An admission that the previous Lib Dem economic position was a nonsense and that Conservative policy was the only thing you could do at the time!

Nick has been a great coalition partner for the Conservatives and has successfully neutralised the threat of the third party, something that nobody else has been able to achieve. He will be remembered as the person that got the Lib Dems to abandon their principles and do exactly the opposite of what they believe in, and in so doing assured that they would be left voiceless and discredited for a generation.

History shows that being "100% behind" any politician is a dangerous position. Your support can be co-opted to push forward things in your name that you would never subscribe to. A few months after fighting against tuition fees, they fought for them; a legacy that is proof that "if you don't stand for something, you'll fall for anything".

Galen10 said...


Re-arranging the deck-chairs on the Titanic is one thing, having abstruse debates about the patterns to arrange them in is another.

THe LD's problems are not presentational, they are by this stage existential. Nobody FORCED the LD's into Coalition during the 5 days of May in 2010, and even if you argue (wrongly I believe) that there was no alternative, the current leadership team bear the responsibility for securing a poor deal from the Tories.

What is even worse they have abandoned the principles of the party, and (as others here have already said, effectively committed electoral suicide thus returning the UK to the sterile to and fro of Tory and Labour rule.

Although I lent my support and vote to the LD's for many years, I will never do so again. Nick Clegg isn't only inadequate as a leader, he lacks a clear strategy or any vision of how to bring about the fundamental and progressive reform this country so urgently needs. Instead, he and his team have sacrificed their party, and the chances of obtaining such reform, on the altar of the Coalition.

The so called achievements of the LD's since 2010 represent pretty thin gruel, particularly when seen against:
-the failure to secure constitutional reform (both PR and Lords reform)
- the failure to secure cancellation of Trident,
- lining up with the Tories and Labour in Scotland on the Referendum issue,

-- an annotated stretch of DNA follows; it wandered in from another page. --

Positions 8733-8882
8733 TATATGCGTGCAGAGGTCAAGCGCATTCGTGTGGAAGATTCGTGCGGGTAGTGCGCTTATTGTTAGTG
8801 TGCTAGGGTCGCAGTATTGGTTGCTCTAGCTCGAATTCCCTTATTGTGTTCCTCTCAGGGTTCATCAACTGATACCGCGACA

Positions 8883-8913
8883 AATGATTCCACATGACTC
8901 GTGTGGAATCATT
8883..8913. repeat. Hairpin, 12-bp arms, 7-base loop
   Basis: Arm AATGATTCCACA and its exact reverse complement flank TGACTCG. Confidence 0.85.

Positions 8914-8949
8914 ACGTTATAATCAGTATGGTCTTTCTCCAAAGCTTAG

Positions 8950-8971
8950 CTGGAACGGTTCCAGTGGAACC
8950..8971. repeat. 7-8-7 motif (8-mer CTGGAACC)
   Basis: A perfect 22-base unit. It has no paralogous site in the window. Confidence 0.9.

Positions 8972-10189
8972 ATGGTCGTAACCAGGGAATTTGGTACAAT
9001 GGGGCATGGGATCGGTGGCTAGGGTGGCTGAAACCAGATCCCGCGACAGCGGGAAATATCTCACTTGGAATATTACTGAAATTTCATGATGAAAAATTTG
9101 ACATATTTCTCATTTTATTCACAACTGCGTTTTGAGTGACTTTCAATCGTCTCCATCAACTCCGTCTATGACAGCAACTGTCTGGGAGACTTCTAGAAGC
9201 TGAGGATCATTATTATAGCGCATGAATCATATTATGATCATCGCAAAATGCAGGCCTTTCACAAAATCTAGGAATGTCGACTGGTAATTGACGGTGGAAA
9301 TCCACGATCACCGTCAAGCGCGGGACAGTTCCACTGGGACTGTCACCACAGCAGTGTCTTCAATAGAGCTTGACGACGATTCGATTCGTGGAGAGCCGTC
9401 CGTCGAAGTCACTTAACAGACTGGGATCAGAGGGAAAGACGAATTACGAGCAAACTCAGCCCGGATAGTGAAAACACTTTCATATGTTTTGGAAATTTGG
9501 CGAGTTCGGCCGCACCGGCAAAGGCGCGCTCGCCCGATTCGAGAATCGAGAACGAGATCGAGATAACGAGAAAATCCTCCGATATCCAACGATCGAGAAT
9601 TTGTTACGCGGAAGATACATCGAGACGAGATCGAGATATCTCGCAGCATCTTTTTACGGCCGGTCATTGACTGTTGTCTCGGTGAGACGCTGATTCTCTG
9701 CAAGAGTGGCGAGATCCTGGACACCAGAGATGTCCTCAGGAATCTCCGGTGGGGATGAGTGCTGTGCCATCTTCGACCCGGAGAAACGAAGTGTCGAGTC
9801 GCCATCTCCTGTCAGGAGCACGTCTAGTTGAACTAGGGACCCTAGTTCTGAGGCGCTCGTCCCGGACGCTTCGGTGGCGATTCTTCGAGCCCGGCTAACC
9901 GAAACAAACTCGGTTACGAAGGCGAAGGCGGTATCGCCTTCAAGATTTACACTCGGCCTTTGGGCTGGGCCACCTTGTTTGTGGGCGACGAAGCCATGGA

- the failure to have ANY noticeable impact on stopping Tory attacks on the NHS and the disabled,
- signing up for Plan A and swallowing the Osborne line that there was no alternative economically,
- university tuition fees.

Nor can you try and wriggle out of this fiasco by claiming as Mcrosby18 does that it was due to inexperience. How many years do you need to prepare for government? It was supposed to be the LD's raison d'ĂȘtre to go into coalition with one of the 2 main parties, and ensure real change.

You and your party have abjectly failed to deliver, and none of the apologias presented thus far serve as a get out of jail free card which will encourage people to return to the fold, whether you try and blame the leadership, the economic crisis, the presentation of policy or whatever else.

There is no silver bullet or magic wand to wave. The 50% of former LD voters who have abandoned you since 2010 are not likely to return in any significant numbers, whether Clegg and his immediate cronies are booted out or not.

So where do we go from here? The LD's are now reduced essentially to the rump Liberal party of old. You face losing a significant number of seats at the next GE, probably doing even worse in Scotland assuming they don't vote YES in 2014 (which LD policy also appears to have made more likely rather than less!).

Even if you do manage to hold the balance of peer again in 2015, who is going to trust you? Having secured such a terribly bad deal in 2010, how much less influence can you expect in any new Coalition?

I actually feel quite sorry for a lot of the well meaning and hard working folk in the LD's; they have been desperately let down, and now seem to have nowhere else to go.

Rebuilding your party isn't going to be easy, but it is by no means impossible given the fact that New Labour remains essentially unreformed, and little better than under Blair and Brown. Whether the rump of the party can rise to the challenge is another question, but I won't be holding my breath.